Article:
The Last Word
Those chatty Christmas missives
"Things in the Wilson household have been hectic, what with..."
We've all gotten them, some of us have even written them: Christmas letters. Chatty missives bringing the reader up to date in the life of the correspondent. In the olden days they were typewritten and Xeroxed; now they come printed on festive holiday-inspired paper, even adorned with Photoshopped pictures of the correspondent's family. Let's face it, we can be a little churlish about receiving them. But think about it, sometimes the letter folded up inside the annual Season's Greetings card is the only communication you get from distant friends. You may even wonder why you're still on their list, as time and distance grows ever wider. Maybe Christmas letters are like being in someone's e-mail group. Once on, you never get off.
Getting an annual letter from people you once may have known fairly well, but with whom you've lost basic touch, only serves to remind you how far apart you've become. On the other hand, getting that letter gives you a sense of the connection to your own past. We get one every year from the widow of the pastor of our church back in Waterbury. She's got to be 90 by this time, yet her typewritten letters tell of travels and experiences and, frankly, about people we don't know. Still, it serves to let us know Esther is alive and well and still singing in the choir. We have no other connection to that small facet of our lives except her Christmas letter.
In this day and age of instant messaging, e-mail saturation, and mobile phones, it's still nice to receive a letter, even if it is mass-produced. These epistolary rundowns on the state of the family can be funny, or poignant; a litany of accomplishments or a laundry list of bad luck. Tantalizing remarks prompt spontaneous phone calls, reconnecting old friends even briefly. People come and go in our lives, serve a purpose for a particular stage of life, then fade away into memory. A Christmas letter ignites those memories, and, even if we're publicly dismissive about the idea of them, we enjoy that incremental access into an old acquaintance's present.
Writing the Christmas letter is another thing. Because you're speaking for a group, usually the whole immediate family, it is sometimes hard to choose the voice to use, hence a lot of Bob did this and Mary did that with no clear sense of who actually wrote the letter. A friend of mine told me about the letter that her friends send, in which each family member puts in his or her own paragraph. Nice idea, but I had a hard time picturing a sullen teenager sitting down to do his part. She admitted that some of it may have been dictated.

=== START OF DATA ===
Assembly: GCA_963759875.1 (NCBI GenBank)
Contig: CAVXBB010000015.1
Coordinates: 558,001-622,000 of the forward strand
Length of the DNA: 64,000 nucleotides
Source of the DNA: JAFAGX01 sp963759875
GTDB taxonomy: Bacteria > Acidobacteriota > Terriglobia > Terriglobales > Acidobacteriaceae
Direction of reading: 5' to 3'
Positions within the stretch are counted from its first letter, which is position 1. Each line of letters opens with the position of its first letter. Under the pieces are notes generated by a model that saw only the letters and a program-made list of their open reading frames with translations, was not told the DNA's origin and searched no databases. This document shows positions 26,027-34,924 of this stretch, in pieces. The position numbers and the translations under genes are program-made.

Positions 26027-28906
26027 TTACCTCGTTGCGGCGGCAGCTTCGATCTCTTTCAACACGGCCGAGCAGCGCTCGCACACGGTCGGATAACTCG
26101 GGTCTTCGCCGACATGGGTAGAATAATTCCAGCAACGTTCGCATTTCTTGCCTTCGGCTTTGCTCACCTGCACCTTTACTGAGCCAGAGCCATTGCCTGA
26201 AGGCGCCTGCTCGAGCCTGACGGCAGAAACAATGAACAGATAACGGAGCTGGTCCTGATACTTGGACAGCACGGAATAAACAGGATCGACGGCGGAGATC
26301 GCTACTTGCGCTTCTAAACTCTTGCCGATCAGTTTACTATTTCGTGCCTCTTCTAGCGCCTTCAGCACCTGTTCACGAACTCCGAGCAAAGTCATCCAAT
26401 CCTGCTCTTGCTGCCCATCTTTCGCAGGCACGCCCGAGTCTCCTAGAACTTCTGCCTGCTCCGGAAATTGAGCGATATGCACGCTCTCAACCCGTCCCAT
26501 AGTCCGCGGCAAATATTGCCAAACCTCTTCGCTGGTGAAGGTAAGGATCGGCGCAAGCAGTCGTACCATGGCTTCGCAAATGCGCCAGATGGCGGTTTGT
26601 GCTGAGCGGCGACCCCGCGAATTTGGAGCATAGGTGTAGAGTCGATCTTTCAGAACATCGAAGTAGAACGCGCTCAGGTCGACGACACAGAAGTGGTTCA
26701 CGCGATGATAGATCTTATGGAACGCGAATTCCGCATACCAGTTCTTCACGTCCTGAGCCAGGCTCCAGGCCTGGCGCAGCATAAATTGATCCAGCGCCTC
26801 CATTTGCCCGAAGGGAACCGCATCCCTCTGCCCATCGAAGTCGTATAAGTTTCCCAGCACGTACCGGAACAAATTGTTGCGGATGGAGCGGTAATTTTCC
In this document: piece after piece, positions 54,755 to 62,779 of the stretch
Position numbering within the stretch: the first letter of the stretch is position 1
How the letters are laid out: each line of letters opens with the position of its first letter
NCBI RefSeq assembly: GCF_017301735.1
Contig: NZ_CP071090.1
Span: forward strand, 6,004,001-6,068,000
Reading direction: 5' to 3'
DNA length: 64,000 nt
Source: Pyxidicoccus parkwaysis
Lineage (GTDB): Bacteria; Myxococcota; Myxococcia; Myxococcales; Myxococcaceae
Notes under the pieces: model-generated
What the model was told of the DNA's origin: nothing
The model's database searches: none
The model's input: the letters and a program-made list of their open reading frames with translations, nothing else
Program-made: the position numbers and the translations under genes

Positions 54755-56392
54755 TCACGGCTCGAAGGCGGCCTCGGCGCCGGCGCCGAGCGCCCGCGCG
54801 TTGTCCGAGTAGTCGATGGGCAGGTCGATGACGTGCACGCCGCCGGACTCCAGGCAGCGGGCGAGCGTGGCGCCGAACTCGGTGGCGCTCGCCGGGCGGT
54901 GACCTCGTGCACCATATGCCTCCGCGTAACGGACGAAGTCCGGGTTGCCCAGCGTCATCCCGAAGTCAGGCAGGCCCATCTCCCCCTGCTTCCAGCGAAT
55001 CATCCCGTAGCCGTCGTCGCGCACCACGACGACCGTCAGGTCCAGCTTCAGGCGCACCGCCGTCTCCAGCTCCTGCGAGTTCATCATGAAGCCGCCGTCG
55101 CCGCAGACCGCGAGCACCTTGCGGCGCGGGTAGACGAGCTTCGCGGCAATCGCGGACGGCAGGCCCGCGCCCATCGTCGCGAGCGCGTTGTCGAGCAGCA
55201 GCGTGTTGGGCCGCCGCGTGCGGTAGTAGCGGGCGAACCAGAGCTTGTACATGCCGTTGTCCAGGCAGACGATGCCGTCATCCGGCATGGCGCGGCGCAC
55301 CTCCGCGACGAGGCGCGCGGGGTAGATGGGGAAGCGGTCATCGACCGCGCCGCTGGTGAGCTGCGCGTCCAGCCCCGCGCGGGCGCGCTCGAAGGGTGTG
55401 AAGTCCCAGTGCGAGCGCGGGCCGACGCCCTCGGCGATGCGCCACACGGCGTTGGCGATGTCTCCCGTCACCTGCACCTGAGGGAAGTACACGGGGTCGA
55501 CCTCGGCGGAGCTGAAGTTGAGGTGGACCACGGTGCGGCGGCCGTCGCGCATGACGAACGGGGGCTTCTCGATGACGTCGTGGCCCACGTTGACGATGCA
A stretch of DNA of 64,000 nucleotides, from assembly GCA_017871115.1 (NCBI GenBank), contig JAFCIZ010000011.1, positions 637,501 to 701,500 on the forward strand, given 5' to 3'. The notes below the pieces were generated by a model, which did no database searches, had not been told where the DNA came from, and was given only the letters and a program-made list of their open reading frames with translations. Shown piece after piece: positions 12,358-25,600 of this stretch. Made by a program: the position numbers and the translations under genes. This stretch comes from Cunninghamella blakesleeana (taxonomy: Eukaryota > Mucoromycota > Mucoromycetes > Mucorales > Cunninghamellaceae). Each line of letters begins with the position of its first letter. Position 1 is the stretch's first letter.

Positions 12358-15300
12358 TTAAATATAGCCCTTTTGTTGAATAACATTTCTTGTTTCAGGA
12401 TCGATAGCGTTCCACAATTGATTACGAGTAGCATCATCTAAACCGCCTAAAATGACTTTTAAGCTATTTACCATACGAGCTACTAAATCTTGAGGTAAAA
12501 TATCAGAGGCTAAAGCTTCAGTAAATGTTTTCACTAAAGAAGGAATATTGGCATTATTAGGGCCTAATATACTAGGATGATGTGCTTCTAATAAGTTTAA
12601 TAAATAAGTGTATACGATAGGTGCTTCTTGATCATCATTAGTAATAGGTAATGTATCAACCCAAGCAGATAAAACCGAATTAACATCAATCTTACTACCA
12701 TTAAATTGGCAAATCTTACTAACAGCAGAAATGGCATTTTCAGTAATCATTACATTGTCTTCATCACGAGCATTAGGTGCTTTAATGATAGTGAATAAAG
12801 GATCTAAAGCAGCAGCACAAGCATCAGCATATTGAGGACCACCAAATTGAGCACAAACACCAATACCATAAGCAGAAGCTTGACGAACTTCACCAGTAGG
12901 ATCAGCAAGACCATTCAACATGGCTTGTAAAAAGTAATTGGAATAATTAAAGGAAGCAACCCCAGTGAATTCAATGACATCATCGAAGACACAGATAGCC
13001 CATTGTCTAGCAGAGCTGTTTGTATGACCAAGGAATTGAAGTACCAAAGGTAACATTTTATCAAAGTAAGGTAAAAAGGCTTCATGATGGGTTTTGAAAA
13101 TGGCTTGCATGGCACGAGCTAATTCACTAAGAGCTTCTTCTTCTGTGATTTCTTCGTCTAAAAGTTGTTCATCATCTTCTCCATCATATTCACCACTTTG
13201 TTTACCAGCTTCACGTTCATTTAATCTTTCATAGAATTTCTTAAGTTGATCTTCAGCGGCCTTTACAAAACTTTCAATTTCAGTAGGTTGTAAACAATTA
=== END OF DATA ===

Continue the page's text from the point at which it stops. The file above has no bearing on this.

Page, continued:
The other challenge is to decide what sliver of information about which kid are you going to impart? How do you balance the parental boasting of Sally's Oscar nomination with the off-hand mention of little Johnny's brush with the law? Christmas letters shouldn't be left in the hands of the overly cheerful, or the despondent. Perhaps there should be ghostwriters for Christmas letters. I love getting letters that are little tick marks in my friends' lives, for example, what grade are the kids in, are there any new babies or jobs? A trip to Italy, lovely. A quick family rundown, member by member, so that I know all is well. If things aren't going well, a form Christmas letter maybe isn't the platform to impose on distant friends during the holiday season, which has enough stress already.
Because these letters tend to be mass-produced, with perhaps a line or two of individualization after the signature, it is essential to hit the right tone of hail-fellow-well-met and offer real information. Let's face it, you generally don't send these to the people you see all the time. (They already know about Johnny.) But if you don't stay in touch otherwise, a Christmas letter can be a good thing.
Some rules: Keep it short. Keep it interesting. Keep it cheerful: this is the season of hope, after all. Keep it informative but without too much detail. On the other hand, make sure the pertinent facts are there if you mention Bob is recovering nicely. From what?
And, for goodness sake, include your e-mail address. Who knows, you might renew a beautiful relationship.
Susan Wilson is a freelance writer and novelist who lives in Oak Bluffs. Visit her web site at susanwilsonwrites.com.